As a dog trainer, I hear frustrations along these lines from almost every one of my new puppy clients when we're getting started with training. Bringing home a new puppy is such an exciting and rewarding experience, but many puppy parents quickly become overwhelmed when they don’t feel like they have a good handle on getting their puppies to stop doing undesired behaviors. Why is it so hard to teach your puppy what NO means?! Is your puppy just stubborn? Spiteful? Untrainable?!
Usually, "no'' in the ways that we try to use it with dogs is extremely vague and conceptual, and dogs aren't great at understanding cues that don't have a specific behavioral meaning to them. For instance, asking your puppy to "sit" means take their hind end and put it on the ground, nothing else. Telling your puppy to "watch" means to make eye contact with you or look at your face, nothing else. These words have a specific, tangible meaning to them that our puppies can understand once they've been taught or the behavior has been trained (most effectively with positive reinforcement).
But when you think about it, "no" can mean all kinds of things in the ways we try to use it with puppies: drop the stolen shoe, stand on the ground instead of jumping up on guests, come here instead of running away from me, the list goes on! When puppies finally do respond to the word "no," it's often because we have escalated our voice, tone, or behavior to the point that now the puppy is just stopping what they're doing because they're startled and are now afraid of us. Usually, you'll notice that this response to an angry or loud "no!" is either a tucked tail and fearful/avoidant body language, or a puppy who might even growl, bark, or snap at you if they are feeling defensive. If we are needing to frequently use an intimidating voice or startling behavior on a regular basis, we run the risk of something called “behavioral fallout” which could be anything from an adult dog with damaged confidence, an unstable long-term relationship with you, or even a dog or puppy who develops fears of certain objects or contexts. For example, if a puppy is always having “no!” yelled at them when they go to jump up on people they’re meeting for the first time, they may start to inadvertently learn that new people predict scary corrections, and behaviors like barking at strangers, nervous peeing, or trying to flee when meeting someone new might pop up.
"No" doesn't tell our dogs what we would actually like for them to be doing. We're just looking for them to stop the behavior they're doing in the moment, but that kind of communication isn't very clear for dogs if they don't know what the desired alternative is, especially if we are trying to apply the "concept" of no to several different kinds of contexts in our daily lives. If you are noticing several points in your day-to-day life with your puppy that you're often needing to tell them "no," this is a flag to you that there may be a missing skill that you can train so that your dog has a more appropriate known behavior to choose instead! This could look like: teaching your puppy a reliable "trade me" cue when they have something they shouldn't, teaching your puppy how to touch their nose to your hand (hand targeting) as a way to ask them to come when called, or even teaching your puppy to "sit" to ask for pets instead of jumping up. It requires a bit of a mindset shift out of “I want my puppy to STOP doing this” and retraining yourself to think “what should my puppy do instead?” You will always find living with your puppy a lot less frustrating when you focus on teaching them appropriate, proactive behaviors instead of always focusing on “stopping” the negatives. Your puppy will thank you for the clear communication as well!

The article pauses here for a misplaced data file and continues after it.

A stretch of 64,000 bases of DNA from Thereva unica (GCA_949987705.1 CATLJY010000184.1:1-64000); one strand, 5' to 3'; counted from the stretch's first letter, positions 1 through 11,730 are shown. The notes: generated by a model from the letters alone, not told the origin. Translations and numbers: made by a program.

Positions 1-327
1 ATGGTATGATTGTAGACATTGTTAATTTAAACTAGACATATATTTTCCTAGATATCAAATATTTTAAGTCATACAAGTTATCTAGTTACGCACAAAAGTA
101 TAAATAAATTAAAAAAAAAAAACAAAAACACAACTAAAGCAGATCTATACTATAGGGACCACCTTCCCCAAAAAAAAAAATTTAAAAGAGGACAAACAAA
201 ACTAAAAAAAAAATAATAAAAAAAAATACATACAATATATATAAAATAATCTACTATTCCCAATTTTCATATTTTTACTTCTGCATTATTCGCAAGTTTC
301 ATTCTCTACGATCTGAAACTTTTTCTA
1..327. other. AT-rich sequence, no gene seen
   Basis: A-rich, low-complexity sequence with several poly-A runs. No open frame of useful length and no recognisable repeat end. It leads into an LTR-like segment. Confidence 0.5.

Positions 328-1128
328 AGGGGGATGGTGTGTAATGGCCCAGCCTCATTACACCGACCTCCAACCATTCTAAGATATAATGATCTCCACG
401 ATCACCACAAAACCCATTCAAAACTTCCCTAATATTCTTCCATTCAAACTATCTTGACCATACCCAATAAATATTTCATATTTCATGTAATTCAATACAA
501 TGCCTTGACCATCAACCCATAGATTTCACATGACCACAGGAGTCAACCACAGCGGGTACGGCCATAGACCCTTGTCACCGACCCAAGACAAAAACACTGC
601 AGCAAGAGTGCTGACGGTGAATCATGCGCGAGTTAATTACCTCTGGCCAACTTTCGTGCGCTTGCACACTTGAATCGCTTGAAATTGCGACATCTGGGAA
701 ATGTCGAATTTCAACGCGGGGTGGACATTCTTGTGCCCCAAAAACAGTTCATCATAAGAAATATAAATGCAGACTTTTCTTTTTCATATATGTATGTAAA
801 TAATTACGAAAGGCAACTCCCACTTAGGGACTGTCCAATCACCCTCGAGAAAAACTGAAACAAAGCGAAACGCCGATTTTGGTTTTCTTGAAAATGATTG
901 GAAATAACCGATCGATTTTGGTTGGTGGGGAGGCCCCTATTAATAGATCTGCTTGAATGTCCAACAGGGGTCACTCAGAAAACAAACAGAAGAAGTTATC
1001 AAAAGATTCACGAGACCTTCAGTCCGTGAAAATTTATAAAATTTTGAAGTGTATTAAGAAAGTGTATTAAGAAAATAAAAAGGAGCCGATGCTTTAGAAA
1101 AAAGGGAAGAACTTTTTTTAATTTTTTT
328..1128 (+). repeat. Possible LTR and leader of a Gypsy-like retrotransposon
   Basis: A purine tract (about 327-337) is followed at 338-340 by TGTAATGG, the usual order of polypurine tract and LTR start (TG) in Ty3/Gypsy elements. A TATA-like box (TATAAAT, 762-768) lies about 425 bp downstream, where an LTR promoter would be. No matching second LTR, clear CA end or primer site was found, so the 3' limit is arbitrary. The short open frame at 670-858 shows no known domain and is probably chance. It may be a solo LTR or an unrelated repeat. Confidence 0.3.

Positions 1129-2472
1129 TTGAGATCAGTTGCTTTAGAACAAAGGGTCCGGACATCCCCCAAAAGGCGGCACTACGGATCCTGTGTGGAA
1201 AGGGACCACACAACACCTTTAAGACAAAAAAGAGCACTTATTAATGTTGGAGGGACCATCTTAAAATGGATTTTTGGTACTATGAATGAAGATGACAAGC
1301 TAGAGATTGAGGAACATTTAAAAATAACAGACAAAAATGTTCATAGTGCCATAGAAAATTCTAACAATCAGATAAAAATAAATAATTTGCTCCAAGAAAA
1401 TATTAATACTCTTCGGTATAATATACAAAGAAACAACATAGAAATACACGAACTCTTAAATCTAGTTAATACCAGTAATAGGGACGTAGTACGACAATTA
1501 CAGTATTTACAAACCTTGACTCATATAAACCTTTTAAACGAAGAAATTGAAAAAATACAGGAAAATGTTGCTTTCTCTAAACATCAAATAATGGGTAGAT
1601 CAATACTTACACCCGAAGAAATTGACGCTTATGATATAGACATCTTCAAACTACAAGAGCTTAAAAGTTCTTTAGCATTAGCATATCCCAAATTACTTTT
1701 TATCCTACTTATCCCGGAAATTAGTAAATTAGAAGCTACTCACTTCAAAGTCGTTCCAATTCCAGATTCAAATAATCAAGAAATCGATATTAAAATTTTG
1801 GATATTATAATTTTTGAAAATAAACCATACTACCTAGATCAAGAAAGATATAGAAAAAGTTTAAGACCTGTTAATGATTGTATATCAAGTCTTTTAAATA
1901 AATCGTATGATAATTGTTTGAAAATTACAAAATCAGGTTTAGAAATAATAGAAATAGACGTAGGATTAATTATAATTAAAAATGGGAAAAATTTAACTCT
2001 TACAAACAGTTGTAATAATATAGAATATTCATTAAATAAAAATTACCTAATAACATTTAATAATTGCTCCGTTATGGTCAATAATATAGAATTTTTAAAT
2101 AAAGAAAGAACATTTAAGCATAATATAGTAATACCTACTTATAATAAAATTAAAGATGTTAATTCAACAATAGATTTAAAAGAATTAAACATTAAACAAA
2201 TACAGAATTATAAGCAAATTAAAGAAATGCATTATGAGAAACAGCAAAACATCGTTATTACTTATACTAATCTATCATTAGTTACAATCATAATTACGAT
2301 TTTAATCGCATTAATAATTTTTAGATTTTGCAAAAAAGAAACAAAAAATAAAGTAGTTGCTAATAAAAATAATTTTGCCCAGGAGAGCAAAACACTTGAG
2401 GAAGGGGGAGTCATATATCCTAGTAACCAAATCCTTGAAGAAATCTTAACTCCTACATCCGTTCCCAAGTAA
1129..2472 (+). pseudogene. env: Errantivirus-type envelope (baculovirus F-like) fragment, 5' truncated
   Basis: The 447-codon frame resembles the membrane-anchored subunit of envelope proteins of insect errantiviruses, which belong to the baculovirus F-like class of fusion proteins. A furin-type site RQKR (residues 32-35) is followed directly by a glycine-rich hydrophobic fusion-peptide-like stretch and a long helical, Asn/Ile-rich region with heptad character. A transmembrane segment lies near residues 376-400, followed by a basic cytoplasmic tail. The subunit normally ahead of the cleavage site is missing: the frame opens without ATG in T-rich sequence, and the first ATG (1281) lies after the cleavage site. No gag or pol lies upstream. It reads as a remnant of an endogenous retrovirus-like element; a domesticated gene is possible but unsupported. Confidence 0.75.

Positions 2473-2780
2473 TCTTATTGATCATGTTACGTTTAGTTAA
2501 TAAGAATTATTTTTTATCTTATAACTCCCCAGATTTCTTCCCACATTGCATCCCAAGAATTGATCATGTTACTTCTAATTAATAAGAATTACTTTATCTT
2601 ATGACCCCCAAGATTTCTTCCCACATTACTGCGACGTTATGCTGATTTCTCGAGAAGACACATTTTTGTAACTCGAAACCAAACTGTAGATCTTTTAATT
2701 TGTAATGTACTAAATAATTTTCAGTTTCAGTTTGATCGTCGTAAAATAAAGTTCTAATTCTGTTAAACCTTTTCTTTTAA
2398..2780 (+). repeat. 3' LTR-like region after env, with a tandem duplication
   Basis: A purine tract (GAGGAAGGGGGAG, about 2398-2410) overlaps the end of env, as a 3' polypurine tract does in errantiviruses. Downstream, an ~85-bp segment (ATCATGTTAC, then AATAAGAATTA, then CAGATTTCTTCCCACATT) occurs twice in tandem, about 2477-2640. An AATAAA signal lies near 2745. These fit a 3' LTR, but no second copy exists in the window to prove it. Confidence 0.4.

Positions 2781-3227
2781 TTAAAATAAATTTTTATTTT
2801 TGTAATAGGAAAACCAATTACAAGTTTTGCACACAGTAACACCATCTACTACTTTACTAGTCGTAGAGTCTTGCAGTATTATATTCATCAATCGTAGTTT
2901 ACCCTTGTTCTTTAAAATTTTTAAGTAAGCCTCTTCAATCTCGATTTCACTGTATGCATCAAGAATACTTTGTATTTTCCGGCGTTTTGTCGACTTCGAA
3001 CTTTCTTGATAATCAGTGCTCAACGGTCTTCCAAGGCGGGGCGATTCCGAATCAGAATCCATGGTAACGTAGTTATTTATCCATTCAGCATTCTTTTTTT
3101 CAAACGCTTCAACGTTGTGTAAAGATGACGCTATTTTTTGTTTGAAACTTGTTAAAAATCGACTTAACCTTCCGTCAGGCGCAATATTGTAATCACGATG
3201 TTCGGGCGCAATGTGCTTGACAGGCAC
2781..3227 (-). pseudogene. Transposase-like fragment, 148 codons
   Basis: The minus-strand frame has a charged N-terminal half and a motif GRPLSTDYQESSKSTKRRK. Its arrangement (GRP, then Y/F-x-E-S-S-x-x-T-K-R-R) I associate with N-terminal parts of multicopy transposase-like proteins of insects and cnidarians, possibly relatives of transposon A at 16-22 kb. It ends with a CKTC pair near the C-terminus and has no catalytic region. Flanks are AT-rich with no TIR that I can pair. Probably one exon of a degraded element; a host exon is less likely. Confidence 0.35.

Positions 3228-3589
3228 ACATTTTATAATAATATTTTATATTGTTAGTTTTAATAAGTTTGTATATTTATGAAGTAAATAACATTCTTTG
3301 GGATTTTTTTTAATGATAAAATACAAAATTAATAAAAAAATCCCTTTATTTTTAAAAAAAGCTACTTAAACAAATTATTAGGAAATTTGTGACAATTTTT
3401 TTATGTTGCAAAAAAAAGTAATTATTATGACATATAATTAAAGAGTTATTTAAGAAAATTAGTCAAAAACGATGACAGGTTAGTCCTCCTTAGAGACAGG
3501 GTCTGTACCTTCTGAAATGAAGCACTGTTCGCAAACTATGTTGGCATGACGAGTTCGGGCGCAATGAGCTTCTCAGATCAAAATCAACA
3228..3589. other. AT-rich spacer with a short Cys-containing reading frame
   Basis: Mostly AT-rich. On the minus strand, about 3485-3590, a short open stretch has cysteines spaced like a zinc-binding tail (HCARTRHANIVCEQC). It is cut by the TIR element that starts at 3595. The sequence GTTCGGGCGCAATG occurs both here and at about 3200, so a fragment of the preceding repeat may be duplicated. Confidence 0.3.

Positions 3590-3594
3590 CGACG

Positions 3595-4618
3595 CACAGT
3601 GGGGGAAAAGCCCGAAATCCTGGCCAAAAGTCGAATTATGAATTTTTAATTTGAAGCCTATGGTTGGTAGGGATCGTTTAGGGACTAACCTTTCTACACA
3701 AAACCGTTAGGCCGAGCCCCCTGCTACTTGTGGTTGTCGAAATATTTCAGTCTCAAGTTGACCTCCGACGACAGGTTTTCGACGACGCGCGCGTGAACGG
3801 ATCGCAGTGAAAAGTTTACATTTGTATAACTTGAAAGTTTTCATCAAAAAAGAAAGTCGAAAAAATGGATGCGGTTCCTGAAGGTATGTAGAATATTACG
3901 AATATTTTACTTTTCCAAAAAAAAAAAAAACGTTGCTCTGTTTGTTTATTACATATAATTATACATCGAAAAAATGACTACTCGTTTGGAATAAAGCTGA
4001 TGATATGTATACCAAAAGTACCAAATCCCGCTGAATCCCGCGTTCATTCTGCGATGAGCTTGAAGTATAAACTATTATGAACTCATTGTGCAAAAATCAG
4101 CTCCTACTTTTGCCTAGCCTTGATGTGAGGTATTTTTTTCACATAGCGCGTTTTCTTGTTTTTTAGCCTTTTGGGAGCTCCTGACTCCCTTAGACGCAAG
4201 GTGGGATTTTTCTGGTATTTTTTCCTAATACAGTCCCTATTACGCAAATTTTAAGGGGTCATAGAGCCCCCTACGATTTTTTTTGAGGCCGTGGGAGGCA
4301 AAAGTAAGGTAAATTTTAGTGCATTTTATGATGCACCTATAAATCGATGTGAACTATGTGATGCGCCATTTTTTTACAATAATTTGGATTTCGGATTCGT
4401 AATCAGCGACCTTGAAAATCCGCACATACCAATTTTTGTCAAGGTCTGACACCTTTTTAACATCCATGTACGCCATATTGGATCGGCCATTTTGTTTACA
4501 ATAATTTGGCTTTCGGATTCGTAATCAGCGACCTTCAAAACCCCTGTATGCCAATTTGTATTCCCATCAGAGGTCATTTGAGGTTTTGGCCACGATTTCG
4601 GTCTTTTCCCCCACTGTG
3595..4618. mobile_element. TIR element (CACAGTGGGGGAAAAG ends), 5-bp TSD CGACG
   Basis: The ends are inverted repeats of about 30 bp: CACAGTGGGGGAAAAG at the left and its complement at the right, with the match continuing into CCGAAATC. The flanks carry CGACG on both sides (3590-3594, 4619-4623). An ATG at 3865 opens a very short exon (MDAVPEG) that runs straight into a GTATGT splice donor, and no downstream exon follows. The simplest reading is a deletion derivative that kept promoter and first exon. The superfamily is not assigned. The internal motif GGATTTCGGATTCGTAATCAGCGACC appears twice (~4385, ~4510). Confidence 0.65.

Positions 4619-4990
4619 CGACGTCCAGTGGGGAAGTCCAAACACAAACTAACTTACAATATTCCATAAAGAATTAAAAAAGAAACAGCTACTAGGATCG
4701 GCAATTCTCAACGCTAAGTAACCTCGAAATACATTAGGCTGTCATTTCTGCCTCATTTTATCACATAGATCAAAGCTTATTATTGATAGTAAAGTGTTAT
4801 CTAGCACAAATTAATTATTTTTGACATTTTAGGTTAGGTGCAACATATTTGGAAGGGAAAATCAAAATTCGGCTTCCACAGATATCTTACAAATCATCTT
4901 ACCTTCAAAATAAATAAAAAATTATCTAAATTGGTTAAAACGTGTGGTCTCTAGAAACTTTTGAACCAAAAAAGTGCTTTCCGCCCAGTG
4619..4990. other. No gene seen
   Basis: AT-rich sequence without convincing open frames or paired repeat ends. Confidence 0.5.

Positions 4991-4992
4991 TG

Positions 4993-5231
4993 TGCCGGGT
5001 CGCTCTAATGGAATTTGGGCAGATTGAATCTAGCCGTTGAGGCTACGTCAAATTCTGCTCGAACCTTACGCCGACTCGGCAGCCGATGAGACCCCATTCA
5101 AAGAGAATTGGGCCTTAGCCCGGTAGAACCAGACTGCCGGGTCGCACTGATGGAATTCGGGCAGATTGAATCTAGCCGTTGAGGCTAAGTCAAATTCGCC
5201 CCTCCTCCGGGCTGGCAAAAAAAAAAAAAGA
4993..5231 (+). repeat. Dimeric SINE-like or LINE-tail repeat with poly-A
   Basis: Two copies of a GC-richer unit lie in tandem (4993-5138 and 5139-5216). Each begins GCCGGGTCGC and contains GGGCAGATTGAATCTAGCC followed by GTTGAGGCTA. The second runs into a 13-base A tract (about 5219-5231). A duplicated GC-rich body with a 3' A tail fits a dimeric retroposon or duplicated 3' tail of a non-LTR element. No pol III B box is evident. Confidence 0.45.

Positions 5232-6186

So What Am I Supposed To Do Instead?!
I don’t blame you for reaching to tell your puppy “no” when you see behavior you want to stop. It’s a natural human response especially when you don’t feel like you have an alternative! Life happens, management fails, our puppies won't always make the best decisions even if we are actively working on their training to teach them alternative behaviors. Because of this, I like to have a "positive interrupter" taught to all my dogs and puppies as a means to STOP behavior in the moment, as it's happening, and ask them to come find me for a reward instead. This is a tangible, trained behavior that allows me a chance to press "pause" on whatever is happening, get my puppy's attention, and then think to myself about how I want to redirect or manage them at that moment to prevent the behavior from continuing. This requires a bit of proactive conditioning to teach your dog what the interrupter word means, but it is fairly easy and straightforward to teach. Most dogs catch on to this training after just a couple of sessions!
Want to learn more about teaching a positive interrupter? Check this tutorial out: